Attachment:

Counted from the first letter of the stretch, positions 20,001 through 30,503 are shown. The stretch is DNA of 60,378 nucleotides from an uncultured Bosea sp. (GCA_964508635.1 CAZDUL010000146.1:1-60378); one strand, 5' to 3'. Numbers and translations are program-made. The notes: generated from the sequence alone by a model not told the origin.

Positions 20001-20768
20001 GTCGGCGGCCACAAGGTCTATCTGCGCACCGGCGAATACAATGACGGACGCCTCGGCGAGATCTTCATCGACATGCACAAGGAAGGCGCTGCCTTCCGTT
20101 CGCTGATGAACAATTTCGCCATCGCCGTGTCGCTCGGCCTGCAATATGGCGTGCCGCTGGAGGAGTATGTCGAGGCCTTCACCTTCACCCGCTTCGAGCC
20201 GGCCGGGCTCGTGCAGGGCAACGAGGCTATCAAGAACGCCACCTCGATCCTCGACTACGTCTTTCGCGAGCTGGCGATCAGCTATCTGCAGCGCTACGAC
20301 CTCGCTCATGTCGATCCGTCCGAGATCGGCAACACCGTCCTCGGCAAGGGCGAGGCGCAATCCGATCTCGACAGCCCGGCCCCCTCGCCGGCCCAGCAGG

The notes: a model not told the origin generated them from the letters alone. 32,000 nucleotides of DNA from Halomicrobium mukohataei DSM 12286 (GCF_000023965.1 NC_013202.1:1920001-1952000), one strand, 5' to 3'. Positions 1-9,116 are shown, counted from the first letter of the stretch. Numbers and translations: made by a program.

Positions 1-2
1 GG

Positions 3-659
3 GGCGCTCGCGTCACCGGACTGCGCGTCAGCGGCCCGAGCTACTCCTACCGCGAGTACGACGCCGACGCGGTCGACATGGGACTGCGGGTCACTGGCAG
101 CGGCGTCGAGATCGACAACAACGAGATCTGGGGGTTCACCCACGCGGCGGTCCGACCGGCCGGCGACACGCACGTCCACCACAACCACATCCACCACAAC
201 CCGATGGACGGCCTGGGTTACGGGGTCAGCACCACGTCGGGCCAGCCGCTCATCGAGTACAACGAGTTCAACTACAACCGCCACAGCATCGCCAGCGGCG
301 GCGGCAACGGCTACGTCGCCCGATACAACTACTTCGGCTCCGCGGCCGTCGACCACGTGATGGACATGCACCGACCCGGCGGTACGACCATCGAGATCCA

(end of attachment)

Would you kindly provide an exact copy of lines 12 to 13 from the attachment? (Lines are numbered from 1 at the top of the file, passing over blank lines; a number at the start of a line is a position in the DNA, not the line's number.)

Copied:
101 CGGCGTCGAGATCGACAACAACGAGATCTGGGGGTTCACCCACGCGGCGGTCCGACCGGCCGGCGACACGCACGTCCACCACAACCACATCCACCACAAC
201 CCGATGGACGGCCTGGGTTACGGGGTCAGCACCACGTCGGGCCAGCCGCTCATCGAGTACAACGAGTTCAACTACAACCGCCACAGCATCGCCAGCGGCG